Alzheimer’s progression tracked prior to dementia

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From the WUSTL Newsroom…

For years, scientists have attempted to understand how Alzheimer’s disease harms the brain before memory loss and dementia are clinically detectable. Most researchers think this preclinical stage, which can last a decade or more before symptoms appear, is the critical phase when the disease might be controlled or stopped, possibly preventing the failure of memory and thinking abilities in the first place.

Important progress in this effort is reported in October in Lancet Neurology.  Scientists at the Charles F. and Joanne Knight Alzheimer Disease Research Center at Washington University School of Medicine in St. Louis, working in collaboration with investigators at the University of Maastricht in the Netherlands, helped to validate a proposed new system for identifying and classifying individuals with preclinical Alzheimer’s disease.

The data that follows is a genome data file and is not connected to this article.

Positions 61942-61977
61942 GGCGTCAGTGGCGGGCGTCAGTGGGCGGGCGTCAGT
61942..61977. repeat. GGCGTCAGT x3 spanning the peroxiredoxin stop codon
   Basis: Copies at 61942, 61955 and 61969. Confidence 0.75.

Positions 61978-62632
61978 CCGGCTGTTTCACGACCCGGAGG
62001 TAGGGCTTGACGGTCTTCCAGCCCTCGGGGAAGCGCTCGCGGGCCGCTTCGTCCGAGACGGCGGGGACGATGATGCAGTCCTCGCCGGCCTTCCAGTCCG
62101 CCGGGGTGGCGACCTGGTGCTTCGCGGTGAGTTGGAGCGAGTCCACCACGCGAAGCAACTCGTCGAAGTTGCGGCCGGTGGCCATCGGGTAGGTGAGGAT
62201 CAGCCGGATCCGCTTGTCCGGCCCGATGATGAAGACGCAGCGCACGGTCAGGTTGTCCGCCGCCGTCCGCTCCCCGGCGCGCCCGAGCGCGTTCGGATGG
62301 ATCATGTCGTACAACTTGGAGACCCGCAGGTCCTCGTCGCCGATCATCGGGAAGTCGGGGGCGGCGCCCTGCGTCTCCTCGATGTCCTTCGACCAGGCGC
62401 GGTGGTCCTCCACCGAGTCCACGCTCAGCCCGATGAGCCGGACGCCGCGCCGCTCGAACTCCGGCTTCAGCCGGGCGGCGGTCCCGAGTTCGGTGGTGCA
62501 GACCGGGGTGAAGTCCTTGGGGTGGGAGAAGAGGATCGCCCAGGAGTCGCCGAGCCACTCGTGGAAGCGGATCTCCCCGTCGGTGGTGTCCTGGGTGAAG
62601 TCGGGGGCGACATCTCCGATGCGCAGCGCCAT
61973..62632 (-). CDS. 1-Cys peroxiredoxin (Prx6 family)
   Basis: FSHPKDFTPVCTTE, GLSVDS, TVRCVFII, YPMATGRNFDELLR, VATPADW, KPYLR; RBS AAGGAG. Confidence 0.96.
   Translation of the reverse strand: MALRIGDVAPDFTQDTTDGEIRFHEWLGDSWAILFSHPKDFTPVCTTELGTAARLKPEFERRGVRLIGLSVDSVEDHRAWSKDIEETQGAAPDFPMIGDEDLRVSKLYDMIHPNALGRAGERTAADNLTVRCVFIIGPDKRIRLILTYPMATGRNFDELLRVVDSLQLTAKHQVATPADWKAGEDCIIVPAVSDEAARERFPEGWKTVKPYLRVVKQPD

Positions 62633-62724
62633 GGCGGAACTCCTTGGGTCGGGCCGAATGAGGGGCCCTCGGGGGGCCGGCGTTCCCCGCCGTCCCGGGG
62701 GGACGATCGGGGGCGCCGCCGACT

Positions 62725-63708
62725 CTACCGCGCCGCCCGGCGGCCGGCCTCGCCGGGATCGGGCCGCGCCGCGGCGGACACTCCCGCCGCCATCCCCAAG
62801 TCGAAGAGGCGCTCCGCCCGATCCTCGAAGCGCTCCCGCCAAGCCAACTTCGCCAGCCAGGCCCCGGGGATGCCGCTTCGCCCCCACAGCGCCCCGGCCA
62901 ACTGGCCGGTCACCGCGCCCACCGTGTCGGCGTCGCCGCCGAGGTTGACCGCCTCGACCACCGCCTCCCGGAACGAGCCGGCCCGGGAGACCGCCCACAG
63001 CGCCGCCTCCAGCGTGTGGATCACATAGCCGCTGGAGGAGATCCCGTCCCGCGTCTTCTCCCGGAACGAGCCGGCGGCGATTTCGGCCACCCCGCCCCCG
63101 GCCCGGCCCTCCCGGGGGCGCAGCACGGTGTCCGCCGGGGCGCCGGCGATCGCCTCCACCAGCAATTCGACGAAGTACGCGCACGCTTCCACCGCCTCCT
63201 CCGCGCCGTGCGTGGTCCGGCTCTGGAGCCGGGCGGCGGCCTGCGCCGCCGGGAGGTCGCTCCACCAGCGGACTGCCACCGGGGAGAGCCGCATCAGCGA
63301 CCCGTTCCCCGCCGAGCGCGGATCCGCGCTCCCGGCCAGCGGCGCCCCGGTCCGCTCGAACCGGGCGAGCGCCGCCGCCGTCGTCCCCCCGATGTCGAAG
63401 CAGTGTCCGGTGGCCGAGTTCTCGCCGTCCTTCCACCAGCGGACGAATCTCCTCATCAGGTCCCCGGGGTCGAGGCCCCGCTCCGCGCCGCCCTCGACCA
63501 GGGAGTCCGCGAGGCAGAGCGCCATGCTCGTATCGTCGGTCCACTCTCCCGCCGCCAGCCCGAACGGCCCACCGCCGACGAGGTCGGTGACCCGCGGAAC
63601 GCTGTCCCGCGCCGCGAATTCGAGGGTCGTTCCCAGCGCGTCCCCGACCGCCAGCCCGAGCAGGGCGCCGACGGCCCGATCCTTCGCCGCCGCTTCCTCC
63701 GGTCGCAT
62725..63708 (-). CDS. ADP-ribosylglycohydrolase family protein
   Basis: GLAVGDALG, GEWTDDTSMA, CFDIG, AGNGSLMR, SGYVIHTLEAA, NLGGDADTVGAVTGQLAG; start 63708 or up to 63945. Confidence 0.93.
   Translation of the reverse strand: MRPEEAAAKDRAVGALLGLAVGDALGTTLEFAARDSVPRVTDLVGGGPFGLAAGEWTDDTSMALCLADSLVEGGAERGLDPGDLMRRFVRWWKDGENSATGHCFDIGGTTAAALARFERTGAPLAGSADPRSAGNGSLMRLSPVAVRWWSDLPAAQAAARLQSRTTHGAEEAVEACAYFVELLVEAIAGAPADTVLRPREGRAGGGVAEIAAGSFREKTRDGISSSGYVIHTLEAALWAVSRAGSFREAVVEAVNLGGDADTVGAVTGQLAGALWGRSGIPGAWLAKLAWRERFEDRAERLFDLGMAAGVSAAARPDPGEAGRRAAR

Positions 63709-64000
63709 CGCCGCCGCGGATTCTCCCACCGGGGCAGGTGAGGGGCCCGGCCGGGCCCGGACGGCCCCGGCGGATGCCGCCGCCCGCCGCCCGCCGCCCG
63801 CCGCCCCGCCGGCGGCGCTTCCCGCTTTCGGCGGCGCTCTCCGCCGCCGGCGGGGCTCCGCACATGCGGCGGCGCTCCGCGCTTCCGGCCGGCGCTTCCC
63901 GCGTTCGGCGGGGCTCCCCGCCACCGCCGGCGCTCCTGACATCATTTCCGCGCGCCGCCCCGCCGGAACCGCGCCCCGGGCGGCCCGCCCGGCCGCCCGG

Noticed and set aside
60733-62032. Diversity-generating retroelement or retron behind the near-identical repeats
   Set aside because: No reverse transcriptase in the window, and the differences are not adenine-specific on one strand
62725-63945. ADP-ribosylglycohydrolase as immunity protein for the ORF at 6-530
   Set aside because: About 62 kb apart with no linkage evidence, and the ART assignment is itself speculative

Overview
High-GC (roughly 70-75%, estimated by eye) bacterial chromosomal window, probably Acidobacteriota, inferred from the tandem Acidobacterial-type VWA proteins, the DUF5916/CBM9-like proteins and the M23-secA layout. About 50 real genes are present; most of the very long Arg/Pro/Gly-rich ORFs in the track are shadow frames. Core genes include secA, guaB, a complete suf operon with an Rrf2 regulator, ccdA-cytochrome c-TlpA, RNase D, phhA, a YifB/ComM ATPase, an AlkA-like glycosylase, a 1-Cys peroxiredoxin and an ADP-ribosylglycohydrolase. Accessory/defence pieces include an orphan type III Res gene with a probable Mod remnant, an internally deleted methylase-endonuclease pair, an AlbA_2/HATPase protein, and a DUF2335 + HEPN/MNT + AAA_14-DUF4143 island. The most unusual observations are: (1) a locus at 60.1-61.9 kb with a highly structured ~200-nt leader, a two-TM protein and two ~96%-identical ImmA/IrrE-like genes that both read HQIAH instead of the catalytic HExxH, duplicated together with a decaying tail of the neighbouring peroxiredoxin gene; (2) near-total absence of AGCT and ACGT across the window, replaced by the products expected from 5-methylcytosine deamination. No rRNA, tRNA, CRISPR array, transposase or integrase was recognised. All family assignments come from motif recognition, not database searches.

Their findings indicate that preclinical Alzheimer’s disease can be detected during a person’s life, is common in cognitively normal elderly people and is associated with future mental decline and mortality. According to the scientists, this suggests that preclinical Alzheimer’s disease could be an important target for therapeutic intervention.

A panel of Alzheimer’s experts, convened by the National Institute on Aging in association with the Alzheimer’s Association, proposed the classification system two years ago. It is based on earlier efforts to define and track biomarker changes during preclinical disease.

According to the Washington University researchers, the new findings offer reason for encouragement, showing, for example, that the system can help predict which cognitively normal individuals will develop symptoms of Alzheimer’s and how rapidly their brain function will decline. But they also highlight additional questions that must be answered before the classification system can be adapted for use in clinical care.

“For new treatments, knowing where individuals are on the path to Alzheimer’s dementia will help us improve the design and assessment of clinical trials,” said senior author Anne Fagan, PhD, research professor of neurology. “There are many steps left before we can apply this system in the clinic, including standardizing how we gather and assess data in individuals, and determining which of our indicators of preclinical disease are the most accurate. But the research data are compelling and very encouraging.”

For the complete article, click here.

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Posted on October 2, 2013
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